Last week in the Office of Readings of the Liturgy of the Hours, we read this from St. Justin Martyr:
No one may share the Eucharist with us unless he believes what we teach is true; Unless he is washed in the regenerating waters of baptism for the remission of his sins, and unless he lives in accordance with the principles given us by Christ (Apologia Cap 66: 6, 427-431).
St. Justin may have had in mind this text from the Letter to the Hebrews, which links proper doctrine to the reception of Holy Communion:
Brethren, Do not be carried away by all kinds of strange teachings, for it is good for the heart to be strengthened by grace and not by their ceremonial foods, which are of no value to those devoted to them. For we have an altar from which those who serve at the [old] tabernacle have no right to eat (Heb 13:9-10).
Thus, communion points to doctrine not hospitality. The Eucharist comes from a basic communion of belief and serves to strengthen that belief. It is no mere ceremony; it is a family communion rooted in our communion with who the Lord is and what He teaches. This common belief makes us brothers and sisters in the Lord.
In the modern debate about who can and should receive Holy Communion, some presume that everyone has the right to approach the Eucharistic sacrifice and partake of the Body and Blood of the Lord. In this view, limiting or discouraging indiscriminate reception is dismissed, not only as unjust, but as contrary to the practice of Jesus Christ, who “welcomed everyone,” even the worst of sinners.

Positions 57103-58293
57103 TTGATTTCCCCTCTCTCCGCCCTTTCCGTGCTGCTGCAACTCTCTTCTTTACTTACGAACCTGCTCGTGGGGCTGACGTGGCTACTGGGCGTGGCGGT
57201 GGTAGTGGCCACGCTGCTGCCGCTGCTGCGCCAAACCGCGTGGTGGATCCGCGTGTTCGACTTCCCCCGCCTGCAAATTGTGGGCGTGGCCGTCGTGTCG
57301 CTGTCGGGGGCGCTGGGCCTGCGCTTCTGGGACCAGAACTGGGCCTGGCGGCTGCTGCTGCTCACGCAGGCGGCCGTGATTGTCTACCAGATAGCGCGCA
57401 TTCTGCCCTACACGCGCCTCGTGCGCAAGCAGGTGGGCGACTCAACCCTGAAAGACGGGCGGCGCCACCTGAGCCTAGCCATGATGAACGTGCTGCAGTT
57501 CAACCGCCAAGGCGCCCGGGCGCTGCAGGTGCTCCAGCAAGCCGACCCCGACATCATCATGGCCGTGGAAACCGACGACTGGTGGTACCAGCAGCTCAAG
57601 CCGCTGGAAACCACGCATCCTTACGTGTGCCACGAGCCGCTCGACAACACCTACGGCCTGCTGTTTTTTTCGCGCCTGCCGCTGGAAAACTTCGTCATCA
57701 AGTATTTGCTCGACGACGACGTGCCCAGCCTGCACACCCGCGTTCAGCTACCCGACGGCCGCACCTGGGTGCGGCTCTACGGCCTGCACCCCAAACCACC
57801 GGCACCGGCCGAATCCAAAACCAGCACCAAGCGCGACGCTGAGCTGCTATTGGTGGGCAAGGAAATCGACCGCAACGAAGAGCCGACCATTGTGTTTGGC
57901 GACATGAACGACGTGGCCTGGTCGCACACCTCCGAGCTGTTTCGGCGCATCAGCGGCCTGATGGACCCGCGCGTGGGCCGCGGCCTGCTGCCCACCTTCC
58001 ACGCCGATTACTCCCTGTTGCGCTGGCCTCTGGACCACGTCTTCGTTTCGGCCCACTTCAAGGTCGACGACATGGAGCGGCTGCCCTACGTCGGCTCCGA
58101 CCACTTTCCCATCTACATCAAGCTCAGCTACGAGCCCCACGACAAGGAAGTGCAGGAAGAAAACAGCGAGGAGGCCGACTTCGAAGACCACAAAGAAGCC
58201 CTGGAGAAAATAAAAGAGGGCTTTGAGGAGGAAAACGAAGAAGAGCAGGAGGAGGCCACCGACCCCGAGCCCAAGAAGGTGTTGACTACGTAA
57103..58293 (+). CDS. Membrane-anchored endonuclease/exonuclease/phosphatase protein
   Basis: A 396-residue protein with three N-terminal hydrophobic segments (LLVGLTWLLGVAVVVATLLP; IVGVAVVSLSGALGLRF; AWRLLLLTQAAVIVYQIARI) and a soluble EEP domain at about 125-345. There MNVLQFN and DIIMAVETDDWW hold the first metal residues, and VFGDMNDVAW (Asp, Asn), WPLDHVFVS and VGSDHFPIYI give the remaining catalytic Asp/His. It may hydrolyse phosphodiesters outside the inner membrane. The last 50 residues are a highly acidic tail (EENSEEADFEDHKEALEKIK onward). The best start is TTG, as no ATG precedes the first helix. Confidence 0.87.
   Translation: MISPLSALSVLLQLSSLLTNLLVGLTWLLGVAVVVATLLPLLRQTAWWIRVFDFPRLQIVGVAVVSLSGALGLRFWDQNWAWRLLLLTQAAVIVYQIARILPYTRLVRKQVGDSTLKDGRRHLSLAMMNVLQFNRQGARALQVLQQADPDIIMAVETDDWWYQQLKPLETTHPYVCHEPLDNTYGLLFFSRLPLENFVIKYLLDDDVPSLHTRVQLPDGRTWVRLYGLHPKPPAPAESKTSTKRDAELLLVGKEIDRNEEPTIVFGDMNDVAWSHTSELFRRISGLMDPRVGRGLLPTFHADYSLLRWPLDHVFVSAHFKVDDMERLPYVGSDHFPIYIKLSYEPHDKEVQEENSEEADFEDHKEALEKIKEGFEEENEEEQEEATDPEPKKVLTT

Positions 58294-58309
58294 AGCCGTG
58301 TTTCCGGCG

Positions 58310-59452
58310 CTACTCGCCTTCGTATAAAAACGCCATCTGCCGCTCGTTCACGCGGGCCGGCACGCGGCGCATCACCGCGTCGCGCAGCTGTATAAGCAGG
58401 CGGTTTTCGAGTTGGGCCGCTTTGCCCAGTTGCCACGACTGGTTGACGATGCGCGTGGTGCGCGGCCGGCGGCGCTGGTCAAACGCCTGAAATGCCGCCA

In this sort of climate, it is necessary to explain the Church’s historical practice of what some call “closed communion.” Not everyone who uses this terminology means it pejoratively; to some extent it is a fair description. For the Catholic Church, Holy Communion is not a “come one, come all” event. It is reserved for those who, by grace, preserve union with the Church through adherence to all that the Catholic Church believes, teaches, and proclaims to be revealed by God. Our response of “Amen” at Holy Communion signifies our communion with these realities along with our faith in the true presence of Christ in the Eucharist.
Many today have reduced Holy Communion to a mere sign of hospitality, such that if the Church does not extend it to all, we are being unkind. This misconception is often based on a mistaken understanding of the nature of the Last Supper (and the Eucharist that proceeds from it). Many years ago, Pope Benedict XVI, then Joseph Cardinal Ratzinger, articulated the misunderstanding well. Following are some excerpts from his Collected Works, Vol 11, Ignatius Press pp 273-274:
Nowadays [some] New Testament scholars … say that the Eucharist … is the continuation of the meals with sinners that Jesus had held … a notion with far-reaching consequences. It would mean that the Eucharist is the sinners’ banquet, where Jesus sits at the table; [that] the Eucharist is the public gesture by which we invite everyone without exception. The logic of this is expressed in a far-reaching criticism of the Church’s Eucharist, since it implies that the Eucharist cannot be conditional on anything, not depending on denomination or even on baptism. It is necessarily an open table to which all may come to encounter the universal God …